Business Value with #DataScience | @ThingsExpo #IoT #ML #DigitalTransformation

You think you know what’s in your data. But do you? Most organizations are now aware of the business intelligence represented by their data. Data science stands to take this to a level you never thought of – literally. The techniques of data science, when used with the capabilities of Big Data technologies, can make connections you had not yet imagined, helping you discover new insights and ask new questions of your data.
In his session at @ThingsExpo, Sarbjit Sarkaria, data science team lead at PHEMI, will discuss how data science is changing our ideas of what’s possible with data, using examples and case studies drawn from finance, precision medicine, and genomics.

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Large Scale Machine Learning Gig | @ThingsExpo #ML #IoT #M2M #API

So, you bought into the current machine learning craze and went on to collect millions/billions of records from this promising new data source. Now, what do you do with them? Too often, the abundance of data quickly turns into an abundance of problems. How do you extract that “magic essence” from your data without falling into the common pitfalls?
In her session at @ThingsExpo, Natalia Ponomareva, Software Engineer at Google, will provide tips on how to be successful in large scale machine learning. She will briefly review the frameworks available to train machine learning models on large amounts of data, touch on feature engineering and algorithm selection, and give a few tips to help you avoid the most common mistakes.

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Nanokrieg: The Next Trillion Dollar War | @CloudExpo #Cloud #Security

If we are involved in a cyber-war, where are the frontlines? What are the defenses that will work? Much of the efforts done so far in cybersecurity are nothing more than building an ineffective Maginot Line for cyber-defenses.
Should we be spending more time (and money) in figuring out cyberwarfare and protecting critical infrastructure instead of conventional warfare?

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Big Data looks inwards to transform network management and application delivery

Strawberry and Blackberry CloseWe’ve all heard of the business applications touted by big data advocates – data-driven purchasing decisions, enhanced market insights and actionable customer feedback. These are undoubtedly of great value to businesses, yet organisations only have to look inwards to find further untapped potential. Here Manish Sablok, Head of Field Marketing NWE at ALE explains the two major internal IT processes that can benefit greatly from embracing big data: network management and application delivery.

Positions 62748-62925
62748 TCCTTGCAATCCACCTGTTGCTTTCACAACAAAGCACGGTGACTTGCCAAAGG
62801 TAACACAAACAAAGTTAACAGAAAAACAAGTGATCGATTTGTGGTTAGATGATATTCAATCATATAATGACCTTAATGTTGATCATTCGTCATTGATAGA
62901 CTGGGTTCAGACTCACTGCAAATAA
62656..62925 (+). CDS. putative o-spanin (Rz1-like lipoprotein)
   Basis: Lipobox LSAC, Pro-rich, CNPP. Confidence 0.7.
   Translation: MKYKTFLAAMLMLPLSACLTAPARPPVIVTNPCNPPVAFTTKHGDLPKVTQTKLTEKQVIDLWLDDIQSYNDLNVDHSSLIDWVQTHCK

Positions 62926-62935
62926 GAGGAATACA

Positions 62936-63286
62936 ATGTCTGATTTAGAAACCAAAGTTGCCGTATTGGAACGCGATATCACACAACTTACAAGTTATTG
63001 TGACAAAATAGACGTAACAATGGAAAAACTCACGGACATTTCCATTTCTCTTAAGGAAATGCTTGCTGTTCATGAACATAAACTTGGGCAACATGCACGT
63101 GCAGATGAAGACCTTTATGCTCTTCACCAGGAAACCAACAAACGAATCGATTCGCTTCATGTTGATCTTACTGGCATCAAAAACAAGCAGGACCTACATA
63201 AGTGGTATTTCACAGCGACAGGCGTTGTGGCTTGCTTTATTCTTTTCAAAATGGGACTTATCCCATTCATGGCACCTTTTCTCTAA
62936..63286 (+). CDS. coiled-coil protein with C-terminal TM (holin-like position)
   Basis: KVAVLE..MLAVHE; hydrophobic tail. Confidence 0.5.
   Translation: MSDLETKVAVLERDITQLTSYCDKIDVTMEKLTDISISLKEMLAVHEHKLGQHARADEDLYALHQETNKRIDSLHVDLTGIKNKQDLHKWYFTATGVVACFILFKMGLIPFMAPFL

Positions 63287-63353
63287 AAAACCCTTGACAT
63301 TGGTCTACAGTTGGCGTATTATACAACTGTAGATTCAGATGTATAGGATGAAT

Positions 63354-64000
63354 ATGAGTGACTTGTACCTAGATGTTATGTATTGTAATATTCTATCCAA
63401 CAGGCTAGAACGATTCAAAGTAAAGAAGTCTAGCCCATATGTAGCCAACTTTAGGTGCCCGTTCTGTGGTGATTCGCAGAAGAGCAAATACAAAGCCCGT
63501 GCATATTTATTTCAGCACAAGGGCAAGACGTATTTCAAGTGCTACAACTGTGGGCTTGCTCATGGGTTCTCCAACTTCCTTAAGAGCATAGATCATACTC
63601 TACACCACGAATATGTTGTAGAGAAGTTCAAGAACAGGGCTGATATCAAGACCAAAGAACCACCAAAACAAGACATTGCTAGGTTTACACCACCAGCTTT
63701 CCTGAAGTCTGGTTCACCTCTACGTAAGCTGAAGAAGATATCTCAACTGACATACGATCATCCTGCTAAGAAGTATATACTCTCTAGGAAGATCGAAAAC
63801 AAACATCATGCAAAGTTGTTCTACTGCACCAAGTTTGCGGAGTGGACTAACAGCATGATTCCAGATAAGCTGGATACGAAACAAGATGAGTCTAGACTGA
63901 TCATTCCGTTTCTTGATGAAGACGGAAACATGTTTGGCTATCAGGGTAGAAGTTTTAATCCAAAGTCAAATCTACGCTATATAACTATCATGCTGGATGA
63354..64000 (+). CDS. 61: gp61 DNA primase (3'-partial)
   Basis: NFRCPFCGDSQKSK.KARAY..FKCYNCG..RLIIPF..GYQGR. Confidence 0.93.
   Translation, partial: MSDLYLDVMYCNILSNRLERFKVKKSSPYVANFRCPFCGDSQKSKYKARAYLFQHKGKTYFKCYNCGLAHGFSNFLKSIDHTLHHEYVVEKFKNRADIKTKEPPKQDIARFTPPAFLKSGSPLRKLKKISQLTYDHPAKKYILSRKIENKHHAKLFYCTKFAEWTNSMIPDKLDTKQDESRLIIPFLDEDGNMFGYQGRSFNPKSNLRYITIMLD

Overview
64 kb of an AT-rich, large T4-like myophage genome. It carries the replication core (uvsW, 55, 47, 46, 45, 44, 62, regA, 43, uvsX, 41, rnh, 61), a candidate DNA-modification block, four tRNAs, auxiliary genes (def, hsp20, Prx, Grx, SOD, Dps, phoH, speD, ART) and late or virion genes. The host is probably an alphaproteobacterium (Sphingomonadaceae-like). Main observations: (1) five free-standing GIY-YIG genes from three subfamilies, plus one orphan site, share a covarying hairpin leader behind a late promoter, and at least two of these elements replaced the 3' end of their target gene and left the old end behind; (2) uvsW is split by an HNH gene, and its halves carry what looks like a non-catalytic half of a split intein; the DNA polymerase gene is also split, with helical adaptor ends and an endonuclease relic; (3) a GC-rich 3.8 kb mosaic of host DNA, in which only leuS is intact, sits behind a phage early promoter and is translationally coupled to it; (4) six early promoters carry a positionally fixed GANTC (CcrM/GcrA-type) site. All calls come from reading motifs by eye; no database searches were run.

SNS Research estimated Big Data investments reached $40 billion worldwide this year. Industry awareness and reception is equally impressive – ‘89% of business leaders believe big data will revolutionise business operations in the same way the Internet did.’ But big data is no longer simply large volumes of unstructured data or just for refining external business practices – the applications continue to evolve. The advent of big data analytics has paved the way for smarter network and application management. Big data can ultimately be leveraged internally to deliver cost saving efficiencies, optimisation of network management and application delivery.

What’s trending on your network?

Achieving complete network visibility has been a primary concern of CIOs in recent years – and now the arrival of tools to exploit big data provides a lifeline. Predictive analytics techniques enable a transition from a reactive to proactive approach to network management. By allowing IT departments visibility of devices – and crucially applications – across the network, the rise of the Bring Your Own Device (BYOD) trend can be safely controlled.

The newest generation of switch technology has advanced to the stage where application visibility capability can now be directly embedded within the most advanced switches. These switches, such as the Alcatel-Lucent Enterprise OmniSwitch 6860, are capable of providing an advanced degree of predictive analytics. The benefits of these predictive analytics are varied – IT departments can establish patterns of routine daily traffic in order to swiftly identify anomalies hindering the network. Put simply, the ability to detect what is ‘trending’ – be it backup activities, heavy bandwidth usage or popular application deployment – has now arrived.

More tasks can be automated than ever before, with a dynamic response to network and user needs becoming standard practice. High priority users, such as internal teams requiring continued collaboration, can be prioritised the necessary network capacity in real-time.

Trees, silhouetted in the mistEffectively deploy, monitor and manage applications